While watching this episode of Stargate Universe, I kept thinking of the "Court Martial" episode of the original Star Trek series. Captain Kirk is tried for the wrongful death of a crewmate, but Spock discovers via a 3D chess game that the computer's system has been tampered with and presents the evidence at the trial. Yes, I'm that geeky.
Ok, so that's about all these episodes have in common, and there's only so much you can do with the "trial in space" story. It boils down to the characters, and in this instance, the battle lines were drawn even further in this compelling little murder mystery.
But as we learned, it wasn't murder, a fact that Eli, like Spock, discovered via the system. Mike saw Spencer's demise coming a mile away in last week's review - way to go, Mike.
Rush is in a world of crap now, isn't he? I can't decide if I'm happy that he's stranded on the planet or not. He's certainly irritating enough; on the other hand, the ship will no doubt feel the loss of his genius mind. What do you think will happen? I think he'll figure out how to get into that ship on the planet. Who knows what's to be found in there. Maybe he'll get the thing running.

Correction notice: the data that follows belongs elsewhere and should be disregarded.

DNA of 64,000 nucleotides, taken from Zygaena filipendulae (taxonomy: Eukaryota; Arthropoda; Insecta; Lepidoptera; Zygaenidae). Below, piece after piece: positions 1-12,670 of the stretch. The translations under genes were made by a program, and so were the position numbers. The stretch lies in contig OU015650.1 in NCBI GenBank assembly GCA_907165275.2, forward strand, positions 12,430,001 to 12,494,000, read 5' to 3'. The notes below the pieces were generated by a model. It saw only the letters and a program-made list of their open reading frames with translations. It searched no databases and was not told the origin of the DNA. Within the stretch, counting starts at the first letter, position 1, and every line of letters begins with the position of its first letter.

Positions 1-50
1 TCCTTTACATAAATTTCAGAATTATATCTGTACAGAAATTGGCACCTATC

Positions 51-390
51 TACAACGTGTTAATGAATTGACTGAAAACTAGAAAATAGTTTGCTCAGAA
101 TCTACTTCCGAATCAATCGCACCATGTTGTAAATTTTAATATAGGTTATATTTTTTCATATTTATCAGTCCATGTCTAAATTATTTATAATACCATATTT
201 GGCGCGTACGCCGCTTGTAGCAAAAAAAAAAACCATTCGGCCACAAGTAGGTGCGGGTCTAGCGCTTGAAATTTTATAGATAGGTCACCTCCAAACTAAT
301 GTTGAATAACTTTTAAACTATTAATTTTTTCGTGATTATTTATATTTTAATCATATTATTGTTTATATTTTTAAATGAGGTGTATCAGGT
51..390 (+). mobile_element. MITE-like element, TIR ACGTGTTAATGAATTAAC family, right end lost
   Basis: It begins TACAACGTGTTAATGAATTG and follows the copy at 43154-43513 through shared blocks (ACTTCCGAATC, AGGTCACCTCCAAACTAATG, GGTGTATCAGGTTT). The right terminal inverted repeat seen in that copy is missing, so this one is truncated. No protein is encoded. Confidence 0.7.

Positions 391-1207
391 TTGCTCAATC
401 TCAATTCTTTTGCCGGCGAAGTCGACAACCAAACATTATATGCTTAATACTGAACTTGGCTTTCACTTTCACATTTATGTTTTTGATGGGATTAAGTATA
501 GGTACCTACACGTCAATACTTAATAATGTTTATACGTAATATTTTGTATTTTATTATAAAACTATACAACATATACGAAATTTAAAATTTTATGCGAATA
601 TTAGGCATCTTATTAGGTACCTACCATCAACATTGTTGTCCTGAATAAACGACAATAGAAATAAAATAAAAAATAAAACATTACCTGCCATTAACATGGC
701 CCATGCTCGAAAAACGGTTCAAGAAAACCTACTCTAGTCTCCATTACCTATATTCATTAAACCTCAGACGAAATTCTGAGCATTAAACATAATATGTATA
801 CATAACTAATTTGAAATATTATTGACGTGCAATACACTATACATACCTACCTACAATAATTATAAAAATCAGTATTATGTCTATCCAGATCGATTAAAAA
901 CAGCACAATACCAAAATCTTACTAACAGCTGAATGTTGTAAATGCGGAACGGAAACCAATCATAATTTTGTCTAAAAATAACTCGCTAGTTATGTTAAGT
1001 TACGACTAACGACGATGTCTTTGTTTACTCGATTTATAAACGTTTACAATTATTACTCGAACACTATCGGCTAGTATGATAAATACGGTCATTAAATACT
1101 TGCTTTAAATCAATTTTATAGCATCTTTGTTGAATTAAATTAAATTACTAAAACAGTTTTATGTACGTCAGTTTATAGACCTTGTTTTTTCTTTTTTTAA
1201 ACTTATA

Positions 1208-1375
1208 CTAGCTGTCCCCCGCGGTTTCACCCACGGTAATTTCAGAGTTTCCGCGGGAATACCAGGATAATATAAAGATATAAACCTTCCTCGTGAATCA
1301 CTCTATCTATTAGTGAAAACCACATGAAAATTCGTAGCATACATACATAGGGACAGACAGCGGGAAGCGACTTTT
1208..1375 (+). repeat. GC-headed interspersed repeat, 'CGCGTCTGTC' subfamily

I wanted to feel mad at Wray for being such a piss-head about the whole thing with Col. Young, but she did the right thing in the end. Instead, I transferred my annoyance to Rush. Especially when you think back to his demeanor during the trial, when Wray was trying to get him to say something damaging and he acted oh so innocent: "You want me to suggest that we're better off without [Spencer]; therefore, Col. Young would draw the same conclusion. That would be pure speculation, and I'll have none of it." Oh yeah? Well, how about a punch in the face then?
And then, his little rant to Young on the planet: "I knew there wouldn't be any real evidence against you. The idea was to create just enough doubt to get you to step aside ... You're the wrong man for the job ... You don't believe in our mission ... You resigned your commission because you didn't want to make the life or death decisions ... that makes you a liability."
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